Goonhilly Downs
Goonhilly Downs is a Site of Special Scientific Interest that forms a raised plateau in the central western area of the Lizard Peninsula in Cornwall. Situated just south of Helston and the Naval Air Station at Culdrose, it is famous for its Goonhilly Satellite Earth Station, the largest one in the world. The large satellite dishes are an iconic landmark, and can be seen for miles. Goonhilly Downs is now also home to a 5.6 MW wind farm consisting of fourteen 400 kW wind turbines and a tourist attraction called Cornish Camels. The downs themselves are an area of sparse heathland, based on serpentinite geology. This is home to rare plants, such as the Cornish heath, which has been adopted as the county flower. A menhir can be found on the downs, near the BT site.

North Predannack Downs Nature Reserve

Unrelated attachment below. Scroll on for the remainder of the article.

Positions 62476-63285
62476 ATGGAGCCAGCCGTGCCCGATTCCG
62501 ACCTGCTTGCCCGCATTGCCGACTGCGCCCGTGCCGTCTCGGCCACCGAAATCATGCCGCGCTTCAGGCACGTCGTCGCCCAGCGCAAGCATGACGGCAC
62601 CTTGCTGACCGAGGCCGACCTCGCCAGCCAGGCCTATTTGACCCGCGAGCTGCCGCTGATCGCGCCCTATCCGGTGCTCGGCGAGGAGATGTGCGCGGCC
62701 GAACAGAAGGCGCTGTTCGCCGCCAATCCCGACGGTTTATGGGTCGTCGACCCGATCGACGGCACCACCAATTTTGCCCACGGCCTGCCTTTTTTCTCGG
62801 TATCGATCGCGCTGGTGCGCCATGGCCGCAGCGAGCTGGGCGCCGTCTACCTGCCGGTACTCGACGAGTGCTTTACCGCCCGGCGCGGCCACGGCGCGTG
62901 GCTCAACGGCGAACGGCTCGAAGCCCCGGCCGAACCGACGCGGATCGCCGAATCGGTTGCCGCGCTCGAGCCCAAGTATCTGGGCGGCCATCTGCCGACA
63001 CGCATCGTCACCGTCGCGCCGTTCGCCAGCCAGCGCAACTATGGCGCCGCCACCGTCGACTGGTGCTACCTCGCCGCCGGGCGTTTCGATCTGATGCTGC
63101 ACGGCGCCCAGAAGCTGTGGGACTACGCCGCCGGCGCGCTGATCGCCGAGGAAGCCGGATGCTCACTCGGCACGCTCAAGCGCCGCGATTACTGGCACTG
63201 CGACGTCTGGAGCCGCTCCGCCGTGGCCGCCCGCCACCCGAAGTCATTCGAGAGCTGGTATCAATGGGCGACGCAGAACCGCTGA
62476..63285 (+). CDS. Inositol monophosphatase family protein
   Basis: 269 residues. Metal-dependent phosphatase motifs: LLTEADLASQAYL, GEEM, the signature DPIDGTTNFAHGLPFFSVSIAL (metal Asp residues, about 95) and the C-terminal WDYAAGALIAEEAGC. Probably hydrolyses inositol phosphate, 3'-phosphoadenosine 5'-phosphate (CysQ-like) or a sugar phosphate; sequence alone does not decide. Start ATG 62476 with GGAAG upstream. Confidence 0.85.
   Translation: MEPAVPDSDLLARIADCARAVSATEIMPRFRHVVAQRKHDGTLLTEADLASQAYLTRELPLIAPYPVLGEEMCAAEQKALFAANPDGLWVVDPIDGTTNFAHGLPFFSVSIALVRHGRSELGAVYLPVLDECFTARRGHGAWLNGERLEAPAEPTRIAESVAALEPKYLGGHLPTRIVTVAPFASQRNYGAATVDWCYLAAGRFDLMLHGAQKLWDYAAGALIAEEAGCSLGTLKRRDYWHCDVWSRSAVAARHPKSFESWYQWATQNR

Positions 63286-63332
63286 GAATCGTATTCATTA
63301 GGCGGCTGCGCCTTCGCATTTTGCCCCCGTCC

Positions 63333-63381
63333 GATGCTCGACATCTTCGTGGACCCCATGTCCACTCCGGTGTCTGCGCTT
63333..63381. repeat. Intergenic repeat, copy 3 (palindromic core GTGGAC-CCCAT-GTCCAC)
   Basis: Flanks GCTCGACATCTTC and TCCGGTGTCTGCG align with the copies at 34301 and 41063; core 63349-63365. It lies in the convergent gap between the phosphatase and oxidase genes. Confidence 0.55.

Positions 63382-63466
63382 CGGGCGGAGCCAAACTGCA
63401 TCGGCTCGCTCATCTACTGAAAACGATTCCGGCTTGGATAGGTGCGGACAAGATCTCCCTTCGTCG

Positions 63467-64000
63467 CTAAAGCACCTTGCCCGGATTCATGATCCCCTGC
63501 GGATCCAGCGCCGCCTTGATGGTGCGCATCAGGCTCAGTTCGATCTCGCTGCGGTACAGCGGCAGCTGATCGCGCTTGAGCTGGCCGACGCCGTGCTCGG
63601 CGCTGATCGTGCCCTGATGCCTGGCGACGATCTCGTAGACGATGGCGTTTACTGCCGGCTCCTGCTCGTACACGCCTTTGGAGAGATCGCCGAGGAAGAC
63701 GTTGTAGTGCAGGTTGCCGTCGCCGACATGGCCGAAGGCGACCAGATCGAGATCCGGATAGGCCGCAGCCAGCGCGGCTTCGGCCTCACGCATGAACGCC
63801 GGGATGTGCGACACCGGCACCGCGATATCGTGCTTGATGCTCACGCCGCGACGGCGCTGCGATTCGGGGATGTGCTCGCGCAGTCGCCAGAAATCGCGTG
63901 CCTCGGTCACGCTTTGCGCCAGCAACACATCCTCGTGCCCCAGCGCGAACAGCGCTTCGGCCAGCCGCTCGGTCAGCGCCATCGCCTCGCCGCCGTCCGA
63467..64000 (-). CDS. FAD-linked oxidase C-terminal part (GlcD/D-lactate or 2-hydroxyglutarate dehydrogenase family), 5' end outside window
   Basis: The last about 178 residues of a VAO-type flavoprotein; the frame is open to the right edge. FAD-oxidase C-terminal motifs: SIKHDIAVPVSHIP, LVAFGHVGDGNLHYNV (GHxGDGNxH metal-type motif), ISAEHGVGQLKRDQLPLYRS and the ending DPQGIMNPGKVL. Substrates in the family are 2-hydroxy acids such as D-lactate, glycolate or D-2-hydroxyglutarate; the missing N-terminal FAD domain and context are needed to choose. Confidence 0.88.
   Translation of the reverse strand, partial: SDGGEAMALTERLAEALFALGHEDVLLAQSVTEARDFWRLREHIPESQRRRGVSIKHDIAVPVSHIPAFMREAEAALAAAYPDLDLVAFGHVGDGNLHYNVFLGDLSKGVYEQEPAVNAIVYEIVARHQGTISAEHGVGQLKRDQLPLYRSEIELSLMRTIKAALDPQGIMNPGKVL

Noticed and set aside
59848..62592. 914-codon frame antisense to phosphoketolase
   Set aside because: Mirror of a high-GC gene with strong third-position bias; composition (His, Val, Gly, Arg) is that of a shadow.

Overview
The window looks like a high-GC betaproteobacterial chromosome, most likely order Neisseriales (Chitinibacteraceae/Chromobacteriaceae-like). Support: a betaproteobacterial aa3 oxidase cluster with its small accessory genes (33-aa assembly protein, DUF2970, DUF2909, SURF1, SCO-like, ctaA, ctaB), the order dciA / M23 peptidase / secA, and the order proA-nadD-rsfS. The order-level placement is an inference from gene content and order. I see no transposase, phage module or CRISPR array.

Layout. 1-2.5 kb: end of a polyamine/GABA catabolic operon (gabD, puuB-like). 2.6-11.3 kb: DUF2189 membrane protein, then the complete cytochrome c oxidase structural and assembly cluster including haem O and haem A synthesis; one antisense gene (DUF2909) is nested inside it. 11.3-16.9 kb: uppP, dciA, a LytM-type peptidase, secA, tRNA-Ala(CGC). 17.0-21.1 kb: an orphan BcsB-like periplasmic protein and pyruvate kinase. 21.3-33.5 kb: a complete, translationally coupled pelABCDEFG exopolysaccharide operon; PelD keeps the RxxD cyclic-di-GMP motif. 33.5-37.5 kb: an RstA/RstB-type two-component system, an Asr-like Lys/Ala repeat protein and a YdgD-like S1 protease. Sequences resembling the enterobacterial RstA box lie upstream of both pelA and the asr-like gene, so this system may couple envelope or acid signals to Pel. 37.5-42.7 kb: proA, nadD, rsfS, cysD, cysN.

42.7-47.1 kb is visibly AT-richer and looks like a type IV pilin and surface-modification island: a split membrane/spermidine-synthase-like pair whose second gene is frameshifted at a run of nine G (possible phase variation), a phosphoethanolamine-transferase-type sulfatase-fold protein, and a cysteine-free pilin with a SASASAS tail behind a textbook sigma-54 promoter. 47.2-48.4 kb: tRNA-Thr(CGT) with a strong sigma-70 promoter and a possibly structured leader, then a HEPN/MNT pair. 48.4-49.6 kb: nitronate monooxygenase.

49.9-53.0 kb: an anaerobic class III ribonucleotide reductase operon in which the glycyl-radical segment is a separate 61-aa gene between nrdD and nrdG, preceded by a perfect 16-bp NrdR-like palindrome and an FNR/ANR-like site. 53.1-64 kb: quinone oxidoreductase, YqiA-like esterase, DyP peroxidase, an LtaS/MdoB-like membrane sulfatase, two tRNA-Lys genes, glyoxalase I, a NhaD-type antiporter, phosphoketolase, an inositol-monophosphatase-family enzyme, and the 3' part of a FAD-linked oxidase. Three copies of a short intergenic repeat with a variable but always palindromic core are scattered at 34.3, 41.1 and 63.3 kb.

A couple of miles further west from the BT site is another SSSI and nature reserve, owned and managed by the Cornwall Wildlife Trust. This reserve is prime Cornish heath with ponds and willow fen. Early Bronze Age barrows are present and there are several ancient 'turf-hut' circles. There are remains of buildings likely to have been used during the Second World War. Both adders and stonechats are commonly sighted here. Half a mile before the BT Satellite dishes is Goonhilly Craft Shop and Tea Room.Set back from the road, the building was constructed in the early 1960s by a local farmer. The land was originally part of the nearby Trelowarren Estate. Planning permission was granted to build a 4 bedroomed bungalow and petrol station, and it was known locally as 'Telstar Cafe' Telstar is the name of various communications satellites, including the first ever such satellite able to relay television signals. Today, over 100,000 people a year visit BT's nearby FutureWorld@Goonhilly. The petrol station is no longer at 'Telstar Cafe' (petrol sales now taken over by Tesco in nearby Helston) Many of BT's visitors also call into the Craft Shop and Tea Room before making their way back from Goonhilly